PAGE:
The plot and character development left me wanting more, however. I saw all but one plot twist coming (But to be fair, the one plot twist I didn't see coming was really awesome!), and the characters never felt fully developed to me. They came close, especially in the context of Violet's relationship with her dad, but it never got beyond the narrator telling me how she felt and moving on quickly instead of showing me the emotion and weaving it throughout the narrative. There were also a few instances when something dangerous and clearly important happened and Violet inexplicably chose not to tell an adult. Given the high level of danger surrounding her dad and herself, I found that hard to believe.
However, I don't necessarily think any of those things are detrimental to the story itself. This reads like the next step up from tween and chapter book mysteries. Fans of Nancy Drew, Trixie Belden, and other intrepid female sleuth series will love this. Fans of Manga will love it, too. It fits nicely as a stepping stone between younger mystery series and the more hard-boiled adult series waiting for the reader in a few years. I will absolutely recommend this to my own kids, and I look forward to the next book from Ms. Renn.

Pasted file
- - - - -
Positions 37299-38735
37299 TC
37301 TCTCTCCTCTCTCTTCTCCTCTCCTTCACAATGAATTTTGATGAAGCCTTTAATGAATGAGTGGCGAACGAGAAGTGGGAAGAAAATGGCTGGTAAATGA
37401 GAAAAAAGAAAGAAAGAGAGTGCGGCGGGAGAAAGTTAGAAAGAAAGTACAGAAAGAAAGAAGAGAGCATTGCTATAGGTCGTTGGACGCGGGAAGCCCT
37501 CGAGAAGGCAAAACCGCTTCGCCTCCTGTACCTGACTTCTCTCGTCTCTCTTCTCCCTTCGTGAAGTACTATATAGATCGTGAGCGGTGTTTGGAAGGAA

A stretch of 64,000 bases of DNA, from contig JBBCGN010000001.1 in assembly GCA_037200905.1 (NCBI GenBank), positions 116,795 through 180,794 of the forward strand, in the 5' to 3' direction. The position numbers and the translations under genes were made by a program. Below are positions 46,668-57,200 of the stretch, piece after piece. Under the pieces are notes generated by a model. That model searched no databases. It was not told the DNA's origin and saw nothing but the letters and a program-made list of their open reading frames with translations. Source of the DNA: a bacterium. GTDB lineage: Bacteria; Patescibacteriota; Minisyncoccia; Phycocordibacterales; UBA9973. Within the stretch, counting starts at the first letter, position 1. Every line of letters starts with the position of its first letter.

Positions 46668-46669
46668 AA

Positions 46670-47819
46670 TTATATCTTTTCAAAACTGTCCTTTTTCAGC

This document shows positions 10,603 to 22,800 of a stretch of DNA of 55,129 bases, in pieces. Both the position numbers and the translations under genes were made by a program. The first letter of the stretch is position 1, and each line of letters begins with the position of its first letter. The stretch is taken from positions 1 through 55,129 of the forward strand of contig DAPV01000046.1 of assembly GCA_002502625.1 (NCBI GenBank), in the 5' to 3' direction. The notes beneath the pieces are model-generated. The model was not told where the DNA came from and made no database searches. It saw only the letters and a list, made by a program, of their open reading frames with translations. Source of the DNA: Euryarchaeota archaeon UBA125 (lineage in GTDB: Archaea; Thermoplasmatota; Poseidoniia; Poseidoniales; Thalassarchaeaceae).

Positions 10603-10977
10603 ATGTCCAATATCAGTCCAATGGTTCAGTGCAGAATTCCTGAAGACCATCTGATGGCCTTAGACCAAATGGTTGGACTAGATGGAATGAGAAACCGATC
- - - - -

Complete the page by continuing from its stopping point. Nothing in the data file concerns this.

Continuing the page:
Tokyo Heist would make an excellent read for younger readers looking to transition to YA or for middle graders. The content, writing, and characters definitely would fit with that age group well. Violet definitely felt like a young 16 to me. There were definitely times where she would be trying to figure something out and I would be headdesking at how obvious this particular part of the mystery was. This was not the case with every single clue by any means, but did happen more than once. I also couldn't believe that the FBI was impressed by some of her suggestions, since most of them seemed pretty obvious; maybe they were just being nice.
Of course, Violet does do some serious sleuthing too, along with the Scooby Doo variety. Where Violet and Tokyo Heist really shine are in the sections focusing on artwork. As the mystery progressed into more art-based research and sleuthing, the pace definitely picked up and I was less able to point out the obvious solution.
It's also great that you can totally tell how passionate Violet is about art, both other people's and her own. In fact, the artistic descriptions were so vivid that I occasionally sort of felt like I was reading a manga rather than a novel. This would have made a stellar manga or graphic novel, btws. It would have been like Inception, when it got into the Kimono Girl scenes!
Part of what made Violet seem so young was her manga obsession, which was also something I enjoyed, being a lover of manga as well. However, Violet takes it a little too far, as a young teen might do. Whenever she's stuck in her mystery-solving, she asks herself "WWVSD?" (What would Vampire Sleuths do?), because that is her favorite manga. She also tries to figure out how to handle her crush on her best friend by looking to manga for advice. Friends, I adore manga, but DO NOT DO THIS. No wonder she's having so much difficulty with her romance, poor dear.
Tokyo Heist is a fun read full of Asian culture (ftw!). If you're looking for something light with an entertaining mystery and some diversity, Renn's book is definitely worth picking up.